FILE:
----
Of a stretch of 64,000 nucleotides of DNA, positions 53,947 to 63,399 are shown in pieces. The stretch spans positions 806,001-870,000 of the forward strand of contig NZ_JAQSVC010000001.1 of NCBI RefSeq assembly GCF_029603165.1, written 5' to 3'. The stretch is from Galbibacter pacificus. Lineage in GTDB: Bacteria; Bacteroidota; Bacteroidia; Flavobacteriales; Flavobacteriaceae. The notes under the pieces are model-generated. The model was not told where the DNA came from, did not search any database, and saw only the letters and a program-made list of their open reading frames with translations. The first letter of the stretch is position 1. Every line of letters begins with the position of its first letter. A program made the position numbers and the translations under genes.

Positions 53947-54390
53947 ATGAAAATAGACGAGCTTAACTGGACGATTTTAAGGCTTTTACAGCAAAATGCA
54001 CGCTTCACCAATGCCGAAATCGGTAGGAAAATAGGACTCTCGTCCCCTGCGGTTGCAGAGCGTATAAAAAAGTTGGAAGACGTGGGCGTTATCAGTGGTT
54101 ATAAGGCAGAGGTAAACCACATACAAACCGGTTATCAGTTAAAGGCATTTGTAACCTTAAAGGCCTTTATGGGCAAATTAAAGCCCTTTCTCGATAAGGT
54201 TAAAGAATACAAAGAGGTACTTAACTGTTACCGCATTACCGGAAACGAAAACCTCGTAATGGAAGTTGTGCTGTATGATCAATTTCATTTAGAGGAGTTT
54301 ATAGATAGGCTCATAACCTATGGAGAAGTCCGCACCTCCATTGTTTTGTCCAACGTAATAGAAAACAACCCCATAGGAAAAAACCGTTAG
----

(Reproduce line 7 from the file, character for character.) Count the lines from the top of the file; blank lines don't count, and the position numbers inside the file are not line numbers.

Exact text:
54301 ATAGATAGGCTCATAACCTATGGAGAAGTCCGCACCTCCATTGTTTTGTCCAACGTAATAGAAAACAACCCCATAGGAAAAAACCGTTAG